- October 27, 2014
- Category: Employment
Janet Welker used to work full-time as a sign painter in Austin. She did everything from banners, awnings, billboards, and mural ads. That is until Austin businesses started using digital marketing companies, and soon she was out of work. The 54-year old mother of 3 was forced to consider other options. She began painting occasional commissions and teaching graphic design classes at an after-school center – two jobs that barely make up a third of what she used to make.
However, she’s not too concerned. Every other weekend she rents out the top floor in her a-frame house on Airbnb, and on Friday and Saturday nights she drives for Uber. When the after-school center is on breaks, she gets house painting gigs on TaskRabbit, and when she and her family go to Ft Lauderdale to visit her mother, they put their car on RelayRides.
It’s this burgeoning chore industry that is supplementing the income of hundreds of thousands of Americans like Janet. Today there are nearly 100 companies that cater to helping people procure casual work. This new system of freelancing is better known as the “gig economy.”
Only recently has the sharing economy expanded to include services like ParkingPanda, where driveway owners can temporarily lease out their pavement for hours or days, and virtual rental services like Rentoid or SnapGoods where people can rent out power tools and expensive camping equipment from others in their area.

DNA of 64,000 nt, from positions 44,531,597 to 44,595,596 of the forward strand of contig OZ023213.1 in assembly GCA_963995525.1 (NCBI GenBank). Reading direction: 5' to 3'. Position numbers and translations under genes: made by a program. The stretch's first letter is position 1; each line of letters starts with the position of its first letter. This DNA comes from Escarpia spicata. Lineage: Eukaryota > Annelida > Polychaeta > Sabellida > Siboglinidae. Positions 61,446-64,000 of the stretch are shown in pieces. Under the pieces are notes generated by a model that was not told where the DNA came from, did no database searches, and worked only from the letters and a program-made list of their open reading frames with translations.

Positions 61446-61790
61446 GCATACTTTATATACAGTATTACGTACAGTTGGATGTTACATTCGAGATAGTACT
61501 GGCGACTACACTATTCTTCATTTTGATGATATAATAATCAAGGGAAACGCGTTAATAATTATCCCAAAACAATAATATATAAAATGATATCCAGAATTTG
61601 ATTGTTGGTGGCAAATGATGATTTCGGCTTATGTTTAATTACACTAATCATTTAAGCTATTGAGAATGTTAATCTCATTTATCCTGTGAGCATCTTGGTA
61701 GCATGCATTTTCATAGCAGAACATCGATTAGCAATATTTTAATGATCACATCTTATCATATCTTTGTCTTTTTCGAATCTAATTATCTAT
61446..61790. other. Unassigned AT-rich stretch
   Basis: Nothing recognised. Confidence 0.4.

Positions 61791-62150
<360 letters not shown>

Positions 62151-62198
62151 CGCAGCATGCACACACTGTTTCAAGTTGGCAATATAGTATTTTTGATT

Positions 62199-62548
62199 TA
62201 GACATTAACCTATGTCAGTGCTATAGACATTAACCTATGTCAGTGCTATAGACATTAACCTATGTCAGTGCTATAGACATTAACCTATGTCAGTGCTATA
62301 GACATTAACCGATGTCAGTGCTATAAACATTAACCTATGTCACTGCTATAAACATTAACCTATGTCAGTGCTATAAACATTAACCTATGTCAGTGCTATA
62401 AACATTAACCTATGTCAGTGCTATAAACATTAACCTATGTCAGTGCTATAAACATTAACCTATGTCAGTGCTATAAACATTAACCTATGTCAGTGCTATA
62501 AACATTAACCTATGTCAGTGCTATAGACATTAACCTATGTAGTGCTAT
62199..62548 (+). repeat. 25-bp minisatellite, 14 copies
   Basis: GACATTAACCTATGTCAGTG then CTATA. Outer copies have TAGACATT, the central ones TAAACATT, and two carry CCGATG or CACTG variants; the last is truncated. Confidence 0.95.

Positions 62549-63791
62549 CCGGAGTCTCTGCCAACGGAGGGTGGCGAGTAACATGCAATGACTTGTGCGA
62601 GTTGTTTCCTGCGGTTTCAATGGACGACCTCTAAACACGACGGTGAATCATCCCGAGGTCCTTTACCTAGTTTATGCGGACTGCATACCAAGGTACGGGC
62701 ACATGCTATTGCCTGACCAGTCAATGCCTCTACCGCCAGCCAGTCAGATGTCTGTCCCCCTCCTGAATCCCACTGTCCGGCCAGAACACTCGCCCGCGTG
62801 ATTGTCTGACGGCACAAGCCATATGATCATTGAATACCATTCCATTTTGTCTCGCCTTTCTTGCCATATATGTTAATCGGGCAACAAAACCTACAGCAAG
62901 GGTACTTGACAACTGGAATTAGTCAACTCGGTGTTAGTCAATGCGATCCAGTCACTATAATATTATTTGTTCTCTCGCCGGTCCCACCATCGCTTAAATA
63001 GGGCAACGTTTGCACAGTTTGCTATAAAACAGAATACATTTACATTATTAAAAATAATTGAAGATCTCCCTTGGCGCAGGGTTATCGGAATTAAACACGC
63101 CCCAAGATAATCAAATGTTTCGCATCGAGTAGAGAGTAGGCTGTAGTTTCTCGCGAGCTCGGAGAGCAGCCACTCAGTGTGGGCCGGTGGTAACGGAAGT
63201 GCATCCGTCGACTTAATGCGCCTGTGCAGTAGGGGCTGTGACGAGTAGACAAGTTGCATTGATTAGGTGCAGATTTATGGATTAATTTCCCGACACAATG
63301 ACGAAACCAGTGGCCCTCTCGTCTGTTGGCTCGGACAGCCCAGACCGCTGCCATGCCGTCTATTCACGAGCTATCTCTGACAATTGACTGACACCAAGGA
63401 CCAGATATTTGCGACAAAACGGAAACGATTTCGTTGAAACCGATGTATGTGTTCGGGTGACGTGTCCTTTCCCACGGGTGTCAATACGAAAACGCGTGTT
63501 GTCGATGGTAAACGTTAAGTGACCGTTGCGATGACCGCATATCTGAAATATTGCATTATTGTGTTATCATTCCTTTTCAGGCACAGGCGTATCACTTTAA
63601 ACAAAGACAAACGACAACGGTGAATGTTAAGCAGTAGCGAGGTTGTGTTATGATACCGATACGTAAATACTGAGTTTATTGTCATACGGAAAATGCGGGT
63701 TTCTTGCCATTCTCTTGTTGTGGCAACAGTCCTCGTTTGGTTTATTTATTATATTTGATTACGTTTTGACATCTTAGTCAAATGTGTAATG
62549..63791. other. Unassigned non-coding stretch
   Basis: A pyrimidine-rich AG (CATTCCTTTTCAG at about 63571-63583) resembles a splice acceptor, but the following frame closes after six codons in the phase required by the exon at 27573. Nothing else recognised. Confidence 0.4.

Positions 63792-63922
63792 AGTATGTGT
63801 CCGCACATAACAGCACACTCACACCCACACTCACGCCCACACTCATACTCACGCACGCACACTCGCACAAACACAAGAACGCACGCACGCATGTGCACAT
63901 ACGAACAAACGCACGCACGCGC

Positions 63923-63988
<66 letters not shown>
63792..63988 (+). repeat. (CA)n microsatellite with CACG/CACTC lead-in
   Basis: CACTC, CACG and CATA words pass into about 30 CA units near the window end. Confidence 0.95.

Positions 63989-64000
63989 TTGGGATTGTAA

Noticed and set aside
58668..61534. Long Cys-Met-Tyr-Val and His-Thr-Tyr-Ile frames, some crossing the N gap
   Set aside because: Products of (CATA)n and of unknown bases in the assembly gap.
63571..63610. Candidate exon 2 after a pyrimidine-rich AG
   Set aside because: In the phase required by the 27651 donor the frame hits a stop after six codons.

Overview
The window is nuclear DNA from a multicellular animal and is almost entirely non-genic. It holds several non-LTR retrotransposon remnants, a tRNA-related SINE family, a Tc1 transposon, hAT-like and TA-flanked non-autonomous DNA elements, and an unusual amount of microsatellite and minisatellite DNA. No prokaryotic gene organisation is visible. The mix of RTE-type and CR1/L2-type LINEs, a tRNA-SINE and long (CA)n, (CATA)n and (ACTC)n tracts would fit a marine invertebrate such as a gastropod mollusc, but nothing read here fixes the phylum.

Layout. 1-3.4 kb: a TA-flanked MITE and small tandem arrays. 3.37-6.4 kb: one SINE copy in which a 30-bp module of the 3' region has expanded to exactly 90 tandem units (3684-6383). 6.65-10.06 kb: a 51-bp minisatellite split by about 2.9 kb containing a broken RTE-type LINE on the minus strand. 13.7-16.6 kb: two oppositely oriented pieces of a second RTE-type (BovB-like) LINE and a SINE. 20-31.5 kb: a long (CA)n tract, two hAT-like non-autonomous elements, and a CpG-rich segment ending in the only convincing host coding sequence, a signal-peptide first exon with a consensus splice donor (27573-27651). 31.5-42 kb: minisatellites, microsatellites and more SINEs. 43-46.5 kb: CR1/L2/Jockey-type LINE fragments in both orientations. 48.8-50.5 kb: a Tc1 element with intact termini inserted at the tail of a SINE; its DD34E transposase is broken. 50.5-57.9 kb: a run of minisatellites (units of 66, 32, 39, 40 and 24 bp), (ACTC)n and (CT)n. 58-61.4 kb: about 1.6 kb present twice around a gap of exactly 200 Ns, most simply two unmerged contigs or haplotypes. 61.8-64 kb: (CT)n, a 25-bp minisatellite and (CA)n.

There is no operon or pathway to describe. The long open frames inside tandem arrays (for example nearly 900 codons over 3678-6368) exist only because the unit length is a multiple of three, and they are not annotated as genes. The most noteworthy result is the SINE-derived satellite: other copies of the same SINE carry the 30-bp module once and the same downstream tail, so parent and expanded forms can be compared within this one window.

So, what does the exploding collaborative economy mean for the office real estate industry? Flexible working will increase in popularity. More people will be taking advantage of the chore industry’s options and changing their office work lifestyle to working adjustable and part-time hours. According to a study done at Regus, “Flexible working can reduce ‘empty desk syndrome’, saving companies money on property that isn’t fully utilised and freeing up money that can then be made to work harder to get employers closer to customers. It really does seem to be a win/win.”
The “gig economy” will also propel the insurgence of coworking spaces. As staff sizes will fluctuate, companies will need to relocate to more adaptable and smaller work environments. Since these companies also share the same mission, it makes sense for them work under the same roof so that they can collaborate.
Coworking spaces help to find the golden medium between huge offices where everyone is sitting literally on the head of another and home offices where everything distracts your attention like a fridge, better half, children or anything else. Moreover, working from home is impossible if you are working for a corporation or when you work with people. Indeed, office space for various people with various goals is the best option if you want to save and if you want to share your ideas with those who have an unbiased opinion. The gig economy, thus helps to organize more working spaces as well as make the people more disciplined and opens new perspectives for those who are hungry for new ideas and startups.
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